Rural surge propels India’s outbreak
Sliding out of their rickshaw, masks on, fresh sanitiser smeared across their hands, a team of health workers approached one of the mud- walled homes in Masli, a remote village in northeast India surrounded by kilometres of mountainous rainforest.
“Are you Amit Deb?” they asked a lean, shirtless man standing in his yard. Deb nodded cautiously. Five days earlier, he had tested positive for the coronavirus. Now his family members needed to be tested.
They all refused.
“We can’t afford to quarantine,” explained Deb, a shopkeeper. If anyone else in his family was found positive, they would all be ordered to stay inside, which would mean even more weeks of not working, which would push the family closer to running out of food.
The medical team moved on to the next house. But they kept meeting more refusals.
The defiance of the coronavirus rules is being reflected across rural India, and it is propelling this nation’s virus caseload toward the No 1 spot globally. Infections are rippling into every corner of this country of 1.3 billion people. The Indian news media is calling it “The Rural Surge”.
In the Indian megacities where the pandemic first hit, vigorous public awareness campaigns have left the populace mostly on guard. But when it comes to government efforts to contain the virus, rural India is resisting.
In many villages, no one is wearing masks. There is no social distancing. People are refusing to get tested, and they are hiding their sick.
Hospitals are straining; in the coronavirus ward of one hospital here in the state of Tripura, insects were left to crawl over corpses, according to photos from a former government official.
In recent trips to more than a dozen rural areas spread across several states, from Tamil Nadu in the south to West Bengal in the far east, to Tripura, Bihar and Uttar Pradesh in the north, the reaction to the pandemic appeared to be completely different from that of the big cities like Delhi and Mumbai.
Out in the rural areas, many people behave as if there is no coronavirus. Even many police officers who have been empowered to enforce the pandemic rules are not wearing masks.
This intransigence has helped India catch up with the United States in terms of total infections. US cases are near 7.6 million, compared with India’s 6.8 million, according to a New York Times database. But India outpaces new US cases by 30,000 or so each day, putting it on a path to potentially surpass the United States in the coming weeks.
Many people in Indian villages believe their government is overstating the severity of the pandemic and showing no sensitivity to the economic hardship that they are suffering.
Government officials have tried to reassure them that they are containing the virus while striking the best possible balance between protecting lives and livelihoods.
Officials say India’s caseload is rising because nearly 1 million tests are being performed each day, five times the number a few months ago. They also point to India’s relatively low death rate, about an eighth or ninth of those of the United States, Spain, Brazil and Britain.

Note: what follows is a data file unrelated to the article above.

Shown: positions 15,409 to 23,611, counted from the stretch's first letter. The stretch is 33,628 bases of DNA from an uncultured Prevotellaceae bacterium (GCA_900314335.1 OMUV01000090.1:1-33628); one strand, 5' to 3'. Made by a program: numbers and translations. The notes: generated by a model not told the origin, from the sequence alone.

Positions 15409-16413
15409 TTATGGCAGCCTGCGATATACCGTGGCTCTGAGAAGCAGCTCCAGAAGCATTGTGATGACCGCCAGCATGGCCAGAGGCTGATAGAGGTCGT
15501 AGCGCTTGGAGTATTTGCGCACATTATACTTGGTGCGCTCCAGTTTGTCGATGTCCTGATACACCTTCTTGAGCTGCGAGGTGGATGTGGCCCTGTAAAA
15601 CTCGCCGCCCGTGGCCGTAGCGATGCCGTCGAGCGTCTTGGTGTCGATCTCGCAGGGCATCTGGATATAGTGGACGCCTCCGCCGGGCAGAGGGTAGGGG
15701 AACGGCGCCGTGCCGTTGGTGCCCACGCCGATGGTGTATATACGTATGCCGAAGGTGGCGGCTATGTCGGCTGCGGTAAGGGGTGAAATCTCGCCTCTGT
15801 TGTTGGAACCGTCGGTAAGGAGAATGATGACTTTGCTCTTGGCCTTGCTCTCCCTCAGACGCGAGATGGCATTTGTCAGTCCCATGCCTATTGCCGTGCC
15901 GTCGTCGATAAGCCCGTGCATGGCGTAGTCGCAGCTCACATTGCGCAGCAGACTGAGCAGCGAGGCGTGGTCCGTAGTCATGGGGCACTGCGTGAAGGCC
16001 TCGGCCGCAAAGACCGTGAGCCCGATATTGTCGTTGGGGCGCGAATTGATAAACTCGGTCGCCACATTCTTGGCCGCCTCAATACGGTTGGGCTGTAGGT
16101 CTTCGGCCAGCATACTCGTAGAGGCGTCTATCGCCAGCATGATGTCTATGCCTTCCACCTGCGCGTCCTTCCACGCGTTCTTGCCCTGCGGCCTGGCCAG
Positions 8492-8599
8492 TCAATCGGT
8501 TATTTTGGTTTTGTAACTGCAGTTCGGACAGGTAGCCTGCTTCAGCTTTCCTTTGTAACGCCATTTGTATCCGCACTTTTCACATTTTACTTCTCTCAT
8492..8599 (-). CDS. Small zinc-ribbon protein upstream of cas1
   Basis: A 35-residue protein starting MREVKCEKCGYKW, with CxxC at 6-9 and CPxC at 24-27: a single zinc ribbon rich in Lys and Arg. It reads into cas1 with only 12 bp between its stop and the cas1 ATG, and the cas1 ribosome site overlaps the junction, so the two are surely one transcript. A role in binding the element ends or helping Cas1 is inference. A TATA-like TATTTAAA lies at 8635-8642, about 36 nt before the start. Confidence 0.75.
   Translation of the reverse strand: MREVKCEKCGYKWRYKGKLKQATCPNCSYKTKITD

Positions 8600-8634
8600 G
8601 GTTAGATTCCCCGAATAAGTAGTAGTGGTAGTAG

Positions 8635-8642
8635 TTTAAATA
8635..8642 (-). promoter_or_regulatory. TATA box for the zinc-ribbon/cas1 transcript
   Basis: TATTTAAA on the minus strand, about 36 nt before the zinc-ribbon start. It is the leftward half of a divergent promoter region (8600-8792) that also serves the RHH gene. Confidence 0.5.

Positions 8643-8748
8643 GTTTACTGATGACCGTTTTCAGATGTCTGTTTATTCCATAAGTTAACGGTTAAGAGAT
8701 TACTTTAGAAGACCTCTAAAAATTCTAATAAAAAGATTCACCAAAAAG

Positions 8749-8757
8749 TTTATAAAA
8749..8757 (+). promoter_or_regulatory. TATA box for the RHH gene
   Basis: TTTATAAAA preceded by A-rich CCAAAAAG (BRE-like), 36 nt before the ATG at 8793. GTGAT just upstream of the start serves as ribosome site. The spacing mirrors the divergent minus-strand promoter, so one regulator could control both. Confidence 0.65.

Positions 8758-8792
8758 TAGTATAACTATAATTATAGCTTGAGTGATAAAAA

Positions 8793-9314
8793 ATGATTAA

Scientists say this is mainly because India’s population is younger and leaner, though they caution that most deaths in India, from any cause, are not investigated. And India’s deaths are steadily ticking up, by about 1000 a day, now totalling about 105,000.
Prime Minister Narendra Modi has “spoken on all available platforms and underlined the need and importance of wearing masks and maintaining physical distancing”, said Manisha Verma, a spokesperson for India’s health ministry. The government’s focus, she said, has been on changing behaviour rather than enforcement.
In fact, even as the coronavirus spreads through the rural regions, other parts of India are loosening containment restrictions to help the stricken economy. This month, the central government is allowing movie theatres to open. Schools can soon reopen if state governments agree.
Modi locked down the country this northern spring, with four hours’ notice, to buy time for India to scale up its production of masks and other protective equipment and to open treatment centres. But the severe lockdown spawned an exodus of millions of migrant labourers who could not afford to stay in urban areas. Their movement to rural communities helped spread the virus to nearly every corner of India.
“We are still in the first wave,” said Rajib Acharya, a New Delhi- based research associate at the Population Council, a nonprofit that works on health and development issues. “I don’t see any new strategy for the rural areas.”
Rural areas are not well positioned to cope. Nearly two- thirds of all hospital beds in the country are in urban areas, which are home to only one- third of the population.
Hospitals around the country are struggling to provide enough oxygen for the rising number of patients. Many people, both in cities and in the countryside, have struggled to find beds for sick family members.
“Families in India are living in fear, grief, sadness, depression, anxiety and food insecurity, delaying their care from other health conditions,” said Bhramar Mukherjee, an epidemiologist at the University of Michigan. “It is a tragic time.”
She attributed the spread of the virus to “habituation, desensitisation, fatalism, fatigue, denial.”